Nebraska, or Where We All Go to Die

We are not movie goers. We go to the movies maybe once every three months or more like four to five times a year. I don't know why this is--I guess because I am afraid of being shot at a movie theater now. Very occasionally, we rent movies On Demand; more often than not, we watch whatever happens to be on at the time---and, if I have my pick (which I often do) it's going to be a mystery detective show like Hard Evidence or 20/20.  I'm attracted to these shows because I like how they figure things out and how they make a gesture toward justice.  I mean, sometimes, the bad guy gets away with it, but most of the time, they come to slightly satisfying conclusion.

On Oscar night, instead of watching that awkward parade of celebrities, we rented Nebraska. In case you don't know, I was born in Aurora, Nebraska, and my whole family still lives there. But we left when I was about five, and so I can't say that I know what it's like to grow up there---but I do have some understanding of it, at least better than, say, a man born and raised in New Jersey.

From the beginning, the movie felt like a sophisticated graduate school thesis--perhaps because it was in black and white.  Visually, it was beautiful--lots of tableaus of fields and skies--and it's probably one of those films a person should see many times, because the surface story was just a way to talk about larger things--death, loss, regret, leaving this life, saying goodbye, how we don't really know our parents, how our lives are shaped by where we live or our childhoods--but the actual watching of the film and the acting felt less than enjoyable. The acting seemed stilted and forced--but then I wondered if maybe that was the intention; like it was supposed to have an Everyman feel to it where you're aware that it's not reality, but this kind of hyper reality. After watching it in black and white for about fifteen minutes, Dan asked me if it was going to be like Wizard of Oz where halfway through, they switch to color, like the guy ends up going to LA or something, where it's a magical world filled with amazing plastic surgery and glitz.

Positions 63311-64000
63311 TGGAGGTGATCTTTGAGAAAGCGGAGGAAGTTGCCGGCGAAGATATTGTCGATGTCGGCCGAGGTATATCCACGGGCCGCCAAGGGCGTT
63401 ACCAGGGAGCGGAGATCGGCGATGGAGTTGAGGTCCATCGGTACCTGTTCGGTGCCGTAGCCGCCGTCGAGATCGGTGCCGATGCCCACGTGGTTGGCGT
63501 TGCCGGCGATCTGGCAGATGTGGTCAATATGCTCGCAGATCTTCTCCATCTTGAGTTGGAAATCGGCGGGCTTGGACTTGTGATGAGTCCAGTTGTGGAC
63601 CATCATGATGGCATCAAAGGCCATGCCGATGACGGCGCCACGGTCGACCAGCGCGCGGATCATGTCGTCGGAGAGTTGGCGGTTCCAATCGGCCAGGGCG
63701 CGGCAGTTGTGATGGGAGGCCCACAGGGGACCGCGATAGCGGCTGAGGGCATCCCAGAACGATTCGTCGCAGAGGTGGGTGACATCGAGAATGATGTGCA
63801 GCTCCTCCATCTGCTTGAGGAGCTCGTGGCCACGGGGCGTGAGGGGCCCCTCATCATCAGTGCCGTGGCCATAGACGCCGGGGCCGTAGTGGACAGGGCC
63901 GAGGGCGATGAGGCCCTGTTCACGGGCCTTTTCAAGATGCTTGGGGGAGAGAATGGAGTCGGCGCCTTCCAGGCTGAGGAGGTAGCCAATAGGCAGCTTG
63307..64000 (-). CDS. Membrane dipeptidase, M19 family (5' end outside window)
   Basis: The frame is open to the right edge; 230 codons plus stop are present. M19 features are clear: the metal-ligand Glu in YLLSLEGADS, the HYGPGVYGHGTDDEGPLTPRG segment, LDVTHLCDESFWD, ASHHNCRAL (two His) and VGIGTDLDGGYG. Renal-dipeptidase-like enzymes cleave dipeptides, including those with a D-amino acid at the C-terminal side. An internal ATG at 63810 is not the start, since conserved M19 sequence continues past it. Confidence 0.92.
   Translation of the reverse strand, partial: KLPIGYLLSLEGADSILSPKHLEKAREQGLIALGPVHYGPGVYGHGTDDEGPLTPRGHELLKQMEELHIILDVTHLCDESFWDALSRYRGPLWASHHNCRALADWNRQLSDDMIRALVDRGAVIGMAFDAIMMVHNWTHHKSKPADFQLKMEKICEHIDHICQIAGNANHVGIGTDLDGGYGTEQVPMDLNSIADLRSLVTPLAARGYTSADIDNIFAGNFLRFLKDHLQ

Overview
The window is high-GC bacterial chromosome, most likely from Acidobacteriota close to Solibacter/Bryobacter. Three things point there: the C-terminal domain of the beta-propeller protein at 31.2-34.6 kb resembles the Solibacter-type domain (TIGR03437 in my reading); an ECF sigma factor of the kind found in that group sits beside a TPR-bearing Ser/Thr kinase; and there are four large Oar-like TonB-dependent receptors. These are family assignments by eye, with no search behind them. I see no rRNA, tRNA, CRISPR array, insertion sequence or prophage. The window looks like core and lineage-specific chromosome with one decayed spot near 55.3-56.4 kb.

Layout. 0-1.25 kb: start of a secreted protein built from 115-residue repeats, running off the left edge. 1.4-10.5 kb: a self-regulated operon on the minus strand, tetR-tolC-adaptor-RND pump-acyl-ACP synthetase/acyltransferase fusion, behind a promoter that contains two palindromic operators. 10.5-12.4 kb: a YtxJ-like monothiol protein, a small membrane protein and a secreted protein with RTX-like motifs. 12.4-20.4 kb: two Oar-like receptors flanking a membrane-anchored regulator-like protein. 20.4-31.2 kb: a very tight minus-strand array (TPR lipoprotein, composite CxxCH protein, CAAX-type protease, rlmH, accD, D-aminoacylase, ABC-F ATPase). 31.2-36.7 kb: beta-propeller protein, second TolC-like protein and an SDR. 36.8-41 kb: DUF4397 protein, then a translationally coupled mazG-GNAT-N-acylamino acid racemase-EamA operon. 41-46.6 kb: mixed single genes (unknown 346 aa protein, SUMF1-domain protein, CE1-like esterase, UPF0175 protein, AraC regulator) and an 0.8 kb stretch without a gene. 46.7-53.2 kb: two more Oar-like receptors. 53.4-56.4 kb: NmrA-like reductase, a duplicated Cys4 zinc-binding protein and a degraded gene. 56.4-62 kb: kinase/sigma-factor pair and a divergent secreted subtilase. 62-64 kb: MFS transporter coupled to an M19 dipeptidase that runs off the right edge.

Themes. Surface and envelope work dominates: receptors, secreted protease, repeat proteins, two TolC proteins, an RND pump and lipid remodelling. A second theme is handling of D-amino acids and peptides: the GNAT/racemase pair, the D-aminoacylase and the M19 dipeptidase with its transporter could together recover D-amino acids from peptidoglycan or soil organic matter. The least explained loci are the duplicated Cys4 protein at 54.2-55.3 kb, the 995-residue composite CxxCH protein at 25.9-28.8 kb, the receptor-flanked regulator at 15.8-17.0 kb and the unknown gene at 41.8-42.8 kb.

I suppose the main thrust of the movie was this old man's goodbye to his life--to the house he grew up in, to his dead family in the cemetery, to his old friends, to his former business, to the landscape and the people and the girl he loved. It was sort of beautiful in that way--one of the last scenes being this man sitting on his front lawn who waves goodbye to them as they leave town for the last time.